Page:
rockyracoon wrote:
Squire, I tend to agree with you but something isn't just quite right and the markets are reflecting (stock markets for all the ballyhoo about their forward pricing sagacity, are often as not just as reactionary) the growing uncertainty between long term credit destruction and short term stimulus. Youngdan has a far better grasp of how the Fed and others are injecting 100's of billions into the system and where this money is coming from and ultimately resting.

I gladly defer to YoungDan on such matters. Right now I am more interested in trying to convey what this actually means to a business trying to make decisions. My interests are prosaic and practical, but with this sort of backdrop sane business decisions, are proving well nigh impossible. If I am typical of many many others that is a major recessionary trend. Money not used is dead money. (Isn't there is some Biblical tale of a son who sits on his money and gets told off?)

Stock markets IMO have all the sagacity of a herd of wildebeest that have scented water. Herd instinct rules.

I anticipated the interest rate cut today and (with others) thought it may have been more, but agree they are trying desperately to stimulate now and all the BOE and ECB remits are out the window. It is like trying to put off the day of reckoning. That said from what I have seen recently (involvement in loan defaults) interest rate cuts will help a lot of people who are on the margins now, but further down the line is another matter. They need to reduce debt, if not by interest rates then they need to devise other means. I don't care how they do it but it must happen. As for western currency, they are over valued.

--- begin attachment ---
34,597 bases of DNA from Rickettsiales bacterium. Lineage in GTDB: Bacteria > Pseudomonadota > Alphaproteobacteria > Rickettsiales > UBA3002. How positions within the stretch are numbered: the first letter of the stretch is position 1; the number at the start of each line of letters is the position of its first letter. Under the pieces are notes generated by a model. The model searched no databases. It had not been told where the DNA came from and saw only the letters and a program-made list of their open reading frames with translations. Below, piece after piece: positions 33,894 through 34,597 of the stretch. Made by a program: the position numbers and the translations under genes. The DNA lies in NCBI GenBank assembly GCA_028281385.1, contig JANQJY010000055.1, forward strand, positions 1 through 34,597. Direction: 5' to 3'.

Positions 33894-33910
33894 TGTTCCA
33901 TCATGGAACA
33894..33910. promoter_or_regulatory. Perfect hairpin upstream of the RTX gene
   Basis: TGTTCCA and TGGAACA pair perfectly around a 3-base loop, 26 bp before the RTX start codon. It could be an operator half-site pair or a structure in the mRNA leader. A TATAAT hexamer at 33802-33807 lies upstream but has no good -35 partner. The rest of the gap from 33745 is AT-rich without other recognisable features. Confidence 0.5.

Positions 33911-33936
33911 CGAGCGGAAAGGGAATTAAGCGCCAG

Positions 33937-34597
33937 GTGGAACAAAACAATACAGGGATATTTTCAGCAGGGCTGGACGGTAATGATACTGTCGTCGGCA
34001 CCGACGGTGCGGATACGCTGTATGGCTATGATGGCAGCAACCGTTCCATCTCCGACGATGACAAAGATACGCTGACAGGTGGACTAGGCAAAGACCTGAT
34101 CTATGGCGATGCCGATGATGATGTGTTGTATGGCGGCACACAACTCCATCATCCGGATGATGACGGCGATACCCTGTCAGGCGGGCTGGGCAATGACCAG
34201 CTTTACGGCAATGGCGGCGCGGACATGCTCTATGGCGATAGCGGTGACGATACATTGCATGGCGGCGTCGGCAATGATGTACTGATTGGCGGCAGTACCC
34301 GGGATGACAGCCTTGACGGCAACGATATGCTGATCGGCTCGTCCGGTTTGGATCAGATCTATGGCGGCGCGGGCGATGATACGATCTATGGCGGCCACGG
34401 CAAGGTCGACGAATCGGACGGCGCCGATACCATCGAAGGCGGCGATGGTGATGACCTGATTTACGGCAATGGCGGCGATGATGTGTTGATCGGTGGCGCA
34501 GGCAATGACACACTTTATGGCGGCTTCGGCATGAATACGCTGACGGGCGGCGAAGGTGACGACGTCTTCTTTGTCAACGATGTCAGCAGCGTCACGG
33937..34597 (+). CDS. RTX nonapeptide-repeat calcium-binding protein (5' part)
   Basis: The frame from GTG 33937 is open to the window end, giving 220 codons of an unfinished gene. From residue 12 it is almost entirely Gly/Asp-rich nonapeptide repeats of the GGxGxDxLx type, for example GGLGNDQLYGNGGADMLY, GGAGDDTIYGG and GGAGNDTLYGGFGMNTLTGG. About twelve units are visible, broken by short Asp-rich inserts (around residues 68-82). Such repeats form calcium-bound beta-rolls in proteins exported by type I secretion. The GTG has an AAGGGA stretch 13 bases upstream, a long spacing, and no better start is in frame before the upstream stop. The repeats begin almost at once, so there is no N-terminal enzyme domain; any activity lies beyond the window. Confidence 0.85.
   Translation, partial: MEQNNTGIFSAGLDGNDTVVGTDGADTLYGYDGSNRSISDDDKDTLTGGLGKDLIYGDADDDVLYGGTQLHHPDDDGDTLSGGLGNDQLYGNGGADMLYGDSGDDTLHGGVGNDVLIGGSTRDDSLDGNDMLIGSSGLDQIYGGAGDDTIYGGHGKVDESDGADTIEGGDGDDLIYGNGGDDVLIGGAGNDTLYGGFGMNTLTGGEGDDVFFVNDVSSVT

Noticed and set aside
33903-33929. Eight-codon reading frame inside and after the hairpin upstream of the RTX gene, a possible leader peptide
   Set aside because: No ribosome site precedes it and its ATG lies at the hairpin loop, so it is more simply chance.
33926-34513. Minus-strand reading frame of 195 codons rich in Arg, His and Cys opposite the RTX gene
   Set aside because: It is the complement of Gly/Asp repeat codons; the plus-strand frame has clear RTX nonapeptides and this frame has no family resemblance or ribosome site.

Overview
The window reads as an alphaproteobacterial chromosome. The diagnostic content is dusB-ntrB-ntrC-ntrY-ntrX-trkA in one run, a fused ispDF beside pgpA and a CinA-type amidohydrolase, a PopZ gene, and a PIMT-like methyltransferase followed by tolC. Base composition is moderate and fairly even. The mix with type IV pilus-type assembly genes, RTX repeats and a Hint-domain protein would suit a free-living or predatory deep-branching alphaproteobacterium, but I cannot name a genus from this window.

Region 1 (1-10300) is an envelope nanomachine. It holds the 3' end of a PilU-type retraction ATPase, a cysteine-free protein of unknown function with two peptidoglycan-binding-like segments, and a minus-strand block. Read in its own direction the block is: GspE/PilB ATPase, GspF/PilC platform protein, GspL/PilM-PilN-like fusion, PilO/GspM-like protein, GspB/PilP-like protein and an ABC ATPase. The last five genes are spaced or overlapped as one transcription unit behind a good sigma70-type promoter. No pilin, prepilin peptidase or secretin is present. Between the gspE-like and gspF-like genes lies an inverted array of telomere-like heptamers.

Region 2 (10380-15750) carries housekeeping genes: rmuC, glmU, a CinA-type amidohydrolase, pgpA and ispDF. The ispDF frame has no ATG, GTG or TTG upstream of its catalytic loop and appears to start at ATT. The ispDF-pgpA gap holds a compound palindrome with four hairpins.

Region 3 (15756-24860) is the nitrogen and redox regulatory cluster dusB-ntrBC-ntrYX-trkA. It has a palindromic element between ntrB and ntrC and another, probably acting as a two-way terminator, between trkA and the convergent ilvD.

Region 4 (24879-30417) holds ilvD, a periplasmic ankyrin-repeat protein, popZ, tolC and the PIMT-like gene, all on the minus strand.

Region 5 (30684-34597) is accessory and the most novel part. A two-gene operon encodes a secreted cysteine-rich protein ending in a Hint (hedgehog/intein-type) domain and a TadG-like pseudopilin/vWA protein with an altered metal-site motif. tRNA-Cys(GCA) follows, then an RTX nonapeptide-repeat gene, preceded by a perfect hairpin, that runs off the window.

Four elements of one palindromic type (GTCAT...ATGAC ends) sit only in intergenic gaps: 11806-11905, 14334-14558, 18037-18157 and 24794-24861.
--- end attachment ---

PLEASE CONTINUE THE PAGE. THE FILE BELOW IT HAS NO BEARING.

What strikes me as being so absurd is there are funds sitting. Trillions of dollars, but no one will move because they could well lose their shirt.

Yesterday I was at a meeting that, including prep., and considered weighing up after, went on from 8 am to 10 pm. Basically grinding through our options scheme by scheme, proposal by proposal. There was not a lot of optimism, not any.

Key to property is buying the site at a price that allows you to make a profit after construction. What became clear was that none of us can predict with any certainty the future value of property or rentals anywhere. Site values may plummet in the coming year, but there again will people be willing to sell at greatly reduced prices? Supply and demand, but with a serious final cost consequence.